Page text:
July 2, 2015
Although the full facts of the so-called “Islamic State” assault on the Egyptian army in Sinai this week are not yet known, it is clear that this was the most brutal attack so far.
There are a few provisos to be taken into consideration when reflecting on the attack.
The first is that, regrettably, much of what we claim to know about the peninsula is based on speculation. The north of the peninsula, in contrast to the south where the tourist resorts are located, is very difficult to access.
The tourist areas in the south are well guarded by the state’s security forces, but the north and north-east have been incredibly difficult for journalists and others to investigate.
Residents in the town of Sheikh Zuweid, in the north-east of the Sinai peninsula, however, have verified that there was a huge firefight between militants, presumed to be attached to the so-called Sinai Province affiliate of IS, and the security forces.
Dozens of heavily armed militants targeted a police facility, a military facility and a number of different checkpoints.
Before the conflict ended, with the military gradually taking control of the town, several dozen security officials from the army and the police were killed.
Civilians and the militants also suffered casualties – reports of landmines and booby traps by militants may also mean that the death count increases in the weeks to come.
There will be much speculation about how all of this was possible.
But some things are clear. The first is that the people of Sinai, and in this instance, the 60,000 strong population of Sheikh Zuweid, are – as one expert on the peninsula put it – being taken hostage.
The conflict between the Egyptian military and the radical Islamist militants of “Sinai Province” affects not only those involved in the fighting – but the people of Sinai in general.
Security analysts in and out of Egypt seem to be approaching a consensus on one of the key facets of the conflict in the Sinai: and that is that the Egyptian military is treating the fight like traditional military combat.
According to a number of different sources, specific counter-insurgency and counter-terrorism methods and tactics are not being focused upon – and the equipment and training that the Egyptian armed forces is reported to follow show a similar tendency.
Different experts on the Egyptian military are clear that until a durable and regional peace deal between the Arab world and the Israelis is accomplished, the Egyptian military will not change the basic structure of its fighting force.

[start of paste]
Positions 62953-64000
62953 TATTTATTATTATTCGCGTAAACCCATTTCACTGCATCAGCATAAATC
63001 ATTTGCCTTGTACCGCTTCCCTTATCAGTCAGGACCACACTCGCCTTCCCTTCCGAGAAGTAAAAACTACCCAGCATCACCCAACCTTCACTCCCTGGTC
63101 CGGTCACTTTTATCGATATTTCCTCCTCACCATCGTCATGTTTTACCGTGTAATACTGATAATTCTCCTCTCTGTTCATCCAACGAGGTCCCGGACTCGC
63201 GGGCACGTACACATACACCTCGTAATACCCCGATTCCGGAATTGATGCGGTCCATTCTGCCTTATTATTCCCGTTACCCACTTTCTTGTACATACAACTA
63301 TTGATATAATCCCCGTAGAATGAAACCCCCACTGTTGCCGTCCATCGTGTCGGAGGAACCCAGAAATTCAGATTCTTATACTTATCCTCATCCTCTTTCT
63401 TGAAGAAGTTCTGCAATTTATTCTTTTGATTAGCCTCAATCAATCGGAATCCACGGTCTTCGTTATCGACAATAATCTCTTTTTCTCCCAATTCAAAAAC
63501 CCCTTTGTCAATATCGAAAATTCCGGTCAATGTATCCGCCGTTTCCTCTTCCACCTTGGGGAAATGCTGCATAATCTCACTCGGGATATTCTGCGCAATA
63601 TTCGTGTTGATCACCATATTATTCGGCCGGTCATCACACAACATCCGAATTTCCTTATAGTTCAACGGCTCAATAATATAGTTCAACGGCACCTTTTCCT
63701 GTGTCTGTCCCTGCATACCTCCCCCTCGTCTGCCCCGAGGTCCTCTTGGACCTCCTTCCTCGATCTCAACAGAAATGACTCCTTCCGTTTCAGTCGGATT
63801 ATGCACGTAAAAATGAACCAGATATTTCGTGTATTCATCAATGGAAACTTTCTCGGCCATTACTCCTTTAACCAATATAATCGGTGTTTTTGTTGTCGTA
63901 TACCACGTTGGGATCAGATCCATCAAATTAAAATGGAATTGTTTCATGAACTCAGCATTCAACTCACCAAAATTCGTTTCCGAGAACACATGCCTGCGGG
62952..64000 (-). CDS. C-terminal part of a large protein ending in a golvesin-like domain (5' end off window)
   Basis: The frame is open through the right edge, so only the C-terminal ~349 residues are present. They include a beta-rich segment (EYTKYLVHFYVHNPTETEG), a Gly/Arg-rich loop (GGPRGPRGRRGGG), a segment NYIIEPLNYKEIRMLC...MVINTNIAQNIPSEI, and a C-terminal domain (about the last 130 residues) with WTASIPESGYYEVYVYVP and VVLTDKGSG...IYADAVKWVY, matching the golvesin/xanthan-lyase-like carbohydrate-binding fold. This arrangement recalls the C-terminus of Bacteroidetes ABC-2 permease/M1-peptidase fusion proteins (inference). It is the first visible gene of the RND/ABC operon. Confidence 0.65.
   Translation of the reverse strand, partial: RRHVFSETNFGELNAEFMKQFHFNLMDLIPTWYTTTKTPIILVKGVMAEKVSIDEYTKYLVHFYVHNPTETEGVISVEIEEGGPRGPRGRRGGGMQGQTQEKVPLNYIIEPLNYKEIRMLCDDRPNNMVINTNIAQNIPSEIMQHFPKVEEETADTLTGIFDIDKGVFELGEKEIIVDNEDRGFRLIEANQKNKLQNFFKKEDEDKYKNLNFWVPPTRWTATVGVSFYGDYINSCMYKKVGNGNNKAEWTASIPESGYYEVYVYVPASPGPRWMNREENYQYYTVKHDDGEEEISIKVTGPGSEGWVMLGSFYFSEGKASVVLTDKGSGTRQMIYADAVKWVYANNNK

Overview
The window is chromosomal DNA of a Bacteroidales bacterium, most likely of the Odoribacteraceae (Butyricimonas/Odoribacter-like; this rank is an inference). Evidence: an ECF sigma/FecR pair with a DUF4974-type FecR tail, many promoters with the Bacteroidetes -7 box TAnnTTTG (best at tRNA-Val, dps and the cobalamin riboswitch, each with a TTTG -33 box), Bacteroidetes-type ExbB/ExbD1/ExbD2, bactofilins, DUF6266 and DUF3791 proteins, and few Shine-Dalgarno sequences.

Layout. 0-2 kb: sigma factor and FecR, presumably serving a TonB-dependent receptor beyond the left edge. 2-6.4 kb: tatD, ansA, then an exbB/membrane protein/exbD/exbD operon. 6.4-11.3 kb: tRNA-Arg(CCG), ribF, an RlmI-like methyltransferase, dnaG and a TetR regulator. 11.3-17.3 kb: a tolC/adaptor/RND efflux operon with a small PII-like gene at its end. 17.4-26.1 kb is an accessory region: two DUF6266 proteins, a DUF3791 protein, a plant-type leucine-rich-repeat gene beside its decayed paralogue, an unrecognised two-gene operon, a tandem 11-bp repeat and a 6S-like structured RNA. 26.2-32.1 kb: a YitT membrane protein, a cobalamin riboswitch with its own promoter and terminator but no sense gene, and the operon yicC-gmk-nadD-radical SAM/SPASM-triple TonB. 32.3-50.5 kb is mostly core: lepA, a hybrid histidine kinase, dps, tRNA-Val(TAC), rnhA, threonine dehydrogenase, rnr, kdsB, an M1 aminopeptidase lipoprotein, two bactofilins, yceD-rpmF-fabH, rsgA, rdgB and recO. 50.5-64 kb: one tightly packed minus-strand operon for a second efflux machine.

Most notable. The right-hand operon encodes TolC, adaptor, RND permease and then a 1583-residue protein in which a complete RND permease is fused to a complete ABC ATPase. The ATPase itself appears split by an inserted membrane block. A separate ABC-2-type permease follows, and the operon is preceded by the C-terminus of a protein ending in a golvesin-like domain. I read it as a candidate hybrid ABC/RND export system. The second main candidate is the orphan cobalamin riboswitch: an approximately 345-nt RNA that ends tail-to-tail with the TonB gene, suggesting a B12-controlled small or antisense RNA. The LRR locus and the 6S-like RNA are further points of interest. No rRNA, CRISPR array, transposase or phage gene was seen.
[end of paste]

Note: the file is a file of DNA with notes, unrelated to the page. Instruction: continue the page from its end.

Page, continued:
Yet, the Egyptian military needs a different force altogether in the Sinai to focus efforts on counter-terrorism.
Secondly, human rights groups and civil rights organisations – from what little information they have been able to gather via eyewitnesses on the ground – have also raised concerns that the tactics of the Egyptian military in Sinai have not been focused on gaining the trust and co-operation of the local population.
On the contrary, according to these reports many of the tactics have been heavy-handed, leading to resentment among the local population towards the very forces fighting the insurgents.
If these reports are accurate, and the effect is widespread, then the propensity for recruitment increases – and intelligence gathering against the militants will be adversely affected.
Already, it appears to be the case that Sinai Province members know the peninsula like the back of their proverbial hands – the forces combating them must as well, and that depends on good relations with the locals.
Worse still, if bad relations are the consequence of current tactics, then the Sinai Province group’s shelf-life is dramatically lengthened.
Paying the price
If the Egyptian authorities are to successfully address the threat in the peninsula, there are two things that need to be done.
The first is to ensure that all tactics on the peninsula fit a broader, comprehensive counter-terrorism and counter-insurgency strategy, which places addressing the grievances of the residents at its heart, and avoiding exacerbating them.
The existence of those grievances, which predate the conflict by some time, relate primarily to the overwhelming lack of development in the Sinai by the central authorities in Cairo, cannot be ignored. Such grievances do not automatically lead to successful radical recruitment – but it certainly makes the job of the recruiter easier.
Secondly, the Egyptian military needs to focus more on the need for strategic, tactical counter-terrorism equipment and training, rather than the more regular combat strategies that it has been relying on thus far.
If the last few days have shown anything, it is that the current strategy is not succeeding – and Egyptians are paying the price.
HA Hellyer is associate fellow in international security at the Royal United Services Institute in London and Arab affairs specialist at the Brookings Centre for Middle East Policy in Washington DC. @hahellyer